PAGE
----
The events unfolding in Afghanistan have captured the attention of the world, and rightly so. While nearly every national security analyst and political reporter is clamouring to understand what lead to such a haphazard American withdrawal, it’s important to cast our gaze to the future and assess some potential geopolitical implications.
China, India & Pakistan
Eyes are on China in the coming months after its foreign ministry expressed its readiness to develop “good-neighborly, friendly and cooperative relations” with the Taliban shortly after they seized Kabul. Unilaterally, China is undoubtedly exploring ways to tap into the extraordinary mineral deposits, namely copper, iron, lithium and other rare earth metals that are estimated to be worth around USD$1 – $3 trillion. There’s much work to be done to guarantee the security of Chinese workers in Afghanistan, but expect Belt and Road negotiations to dominate diplomacy between the two neighbours over the coming years. Similar to the growing concerns worldwide around materials sourced from Xinjiang, these metals are likely to be used in a plethora of consumer electronics and vehicles, and producers would be wise to consider the geopolitical risk of Taliban-controlled Afghanistan being a key part of their supply chain; keep an eye on Huawei and Tesla’s Shanghai Gigafactory.
Widening China’s Afghanistan scope here, one must look south. The already troubled regions of Kashmir and Ladakh, where India has had ongoing skirmishes with Pakistan and China respectively, lie squarely in the middle of where the three regional powers intersect with each other and Afghanistan. With U.S. military basing now non-existent in nearby Kabul, Pakistan and China may turn up the heat in these areas even if only to re-emphasise the psychological toll of encirclement on New Delhi. The close-by China-Pakistan Economic Corridor is the lynchpin of this encirclement, and may become the main artery linking another regional player emboldened by America’s withdrawal: Iran. While an enormous air space above Afghanistan is suddenly void of regular U.S., presence, sea lanes are likely to remain the preferred supply routes from East Asia to the Middle East. This is certainly a longer-term issue, but a heightened awareness of China-Iran relations in the coming years will be important, as will be the manoeuvring of the QUAD to support an increasingly claustrophobic India.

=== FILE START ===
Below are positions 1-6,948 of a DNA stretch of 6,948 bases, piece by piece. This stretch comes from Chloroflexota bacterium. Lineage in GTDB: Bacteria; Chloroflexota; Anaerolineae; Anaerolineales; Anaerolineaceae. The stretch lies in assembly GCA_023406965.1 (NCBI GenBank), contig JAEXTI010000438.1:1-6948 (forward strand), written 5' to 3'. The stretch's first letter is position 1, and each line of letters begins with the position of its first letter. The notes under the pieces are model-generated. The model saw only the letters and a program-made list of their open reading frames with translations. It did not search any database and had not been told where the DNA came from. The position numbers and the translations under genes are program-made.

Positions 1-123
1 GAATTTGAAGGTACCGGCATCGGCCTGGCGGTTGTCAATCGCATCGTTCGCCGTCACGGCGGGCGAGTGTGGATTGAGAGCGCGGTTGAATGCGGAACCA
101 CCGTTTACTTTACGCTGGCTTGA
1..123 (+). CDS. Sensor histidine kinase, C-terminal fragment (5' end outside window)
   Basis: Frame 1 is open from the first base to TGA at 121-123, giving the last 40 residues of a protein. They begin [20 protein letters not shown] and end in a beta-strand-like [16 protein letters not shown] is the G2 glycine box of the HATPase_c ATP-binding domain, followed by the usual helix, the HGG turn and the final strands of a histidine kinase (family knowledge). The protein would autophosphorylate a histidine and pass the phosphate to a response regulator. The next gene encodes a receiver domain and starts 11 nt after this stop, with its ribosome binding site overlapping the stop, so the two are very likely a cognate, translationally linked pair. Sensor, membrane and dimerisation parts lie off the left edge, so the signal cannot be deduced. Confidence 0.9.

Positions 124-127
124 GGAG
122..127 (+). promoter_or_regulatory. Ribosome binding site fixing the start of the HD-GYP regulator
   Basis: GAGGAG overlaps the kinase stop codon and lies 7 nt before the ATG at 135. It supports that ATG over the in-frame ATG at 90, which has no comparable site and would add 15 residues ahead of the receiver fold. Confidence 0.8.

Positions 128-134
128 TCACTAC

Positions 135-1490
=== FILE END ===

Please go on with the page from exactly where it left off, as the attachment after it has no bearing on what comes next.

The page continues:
NATO & Russia
Russia may see new opportunities in Europe. NATO members are undoubtedly going through the motions and critically assessing their contribution to such a spectacular failure of U.S. policy. Eastern Ukraine remains the hotspot for conventional conflict, but Moscow’s revisionist ambitions extend to the Arctic seas above Norway and into the cyber domain. The Biden administration has much work to do to reassure allies of the integrity of its strategies and commitments throughout Europe.
The challenge of counterterrorism is a poignant one in the wake of U.S. withdrawal. Washington has a challenging balancing act ahead as it may look to bolster presence in Israel, Saudi Arabia and Qatar to keep monitoring international terrorist movements and supply lines, but the ripples of these actions will be felt in the minds of the Iranian leadership. Although the War on Terror has been a spectacular failure, the U.S. cannot neglect the issue of international terrorism and extremism, and its diplomats will be busy across the Middle East, Turkey and Europe discussing contingencies for support of counterterrorism operations.
On a socio-technological note, the online virality of the Taliban’s takeover of Kabul may turn out to be an Open Source Intelligence (OSINT) goldmine in the future. The raw amount of photo and video emerging from the country certainly has the potential to assist counterterrorism operations in the years to come. The intelligence environment is evolving as private companies swarm in to fill niches and offer an alternative to the bureaucracy often surrounding government-lead intelligence gathering; keep an eye on companies such as BlackSky pointing their geospatial satellites and mass sensor networks towards Afghanistan more often.
To finish on a dynamic closer to home, New Zealand is likely reflecting on its time in Afghanistan. Sending the C-130 Hercules to evacuate kiwis and our Afghan partners was a good decision, albeit one that was momentarily a non-starter. The existence of a precedent for such an operation no doubt eased the government’s decision making. However it’s necessary to consider when, where and for what cause we may have to do it again. Smaller states have obligations to larger allies when it comes to security guarantees, but Afghanistan has been a hard lesson in having more independent and agile foreign and defence policy avenues available in a smaller nations’ strategic toolkit.
The topics discussed above only begin to scratch the surface of potential geopolitical implications of the Taliban’s return to power. When possible, JC Ltd. will conduct further research, analysis and futures modelling on these issues, which will undoubtedly evolve and manifest in complex, unexpected ways.